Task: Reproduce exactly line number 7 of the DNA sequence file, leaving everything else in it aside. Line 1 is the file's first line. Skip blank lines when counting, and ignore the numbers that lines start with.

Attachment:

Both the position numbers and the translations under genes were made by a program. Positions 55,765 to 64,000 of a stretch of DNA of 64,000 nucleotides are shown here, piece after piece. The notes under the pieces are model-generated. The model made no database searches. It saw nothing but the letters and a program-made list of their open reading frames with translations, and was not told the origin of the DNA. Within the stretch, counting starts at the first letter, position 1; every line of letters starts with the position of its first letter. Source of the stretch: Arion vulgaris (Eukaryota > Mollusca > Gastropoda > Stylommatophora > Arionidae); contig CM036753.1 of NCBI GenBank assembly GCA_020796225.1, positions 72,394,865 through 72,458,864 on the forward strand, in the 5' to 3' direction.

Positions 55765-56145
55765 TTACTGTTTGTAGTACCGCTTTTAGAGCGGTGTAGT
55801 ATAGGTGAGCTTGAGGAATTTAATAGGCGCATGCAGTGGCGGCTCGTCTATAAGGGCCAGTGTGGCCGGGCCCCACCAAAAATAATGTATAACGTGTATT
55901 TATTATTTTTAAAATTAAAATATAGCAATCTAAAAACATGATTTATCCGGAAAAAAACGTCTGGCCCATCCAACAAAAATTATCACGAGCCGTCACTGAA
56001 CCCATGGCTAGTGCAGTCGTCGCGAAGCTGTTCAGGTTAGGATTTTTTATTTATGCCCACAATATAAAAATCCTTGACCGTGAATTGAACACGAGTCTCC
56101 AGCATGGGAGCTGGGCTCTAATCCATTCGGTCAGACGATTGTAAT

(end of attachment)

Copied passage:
56101 AGCATGGGAGCTGGGCTCTAATCCATTCGGTCAGACGATTGTAAT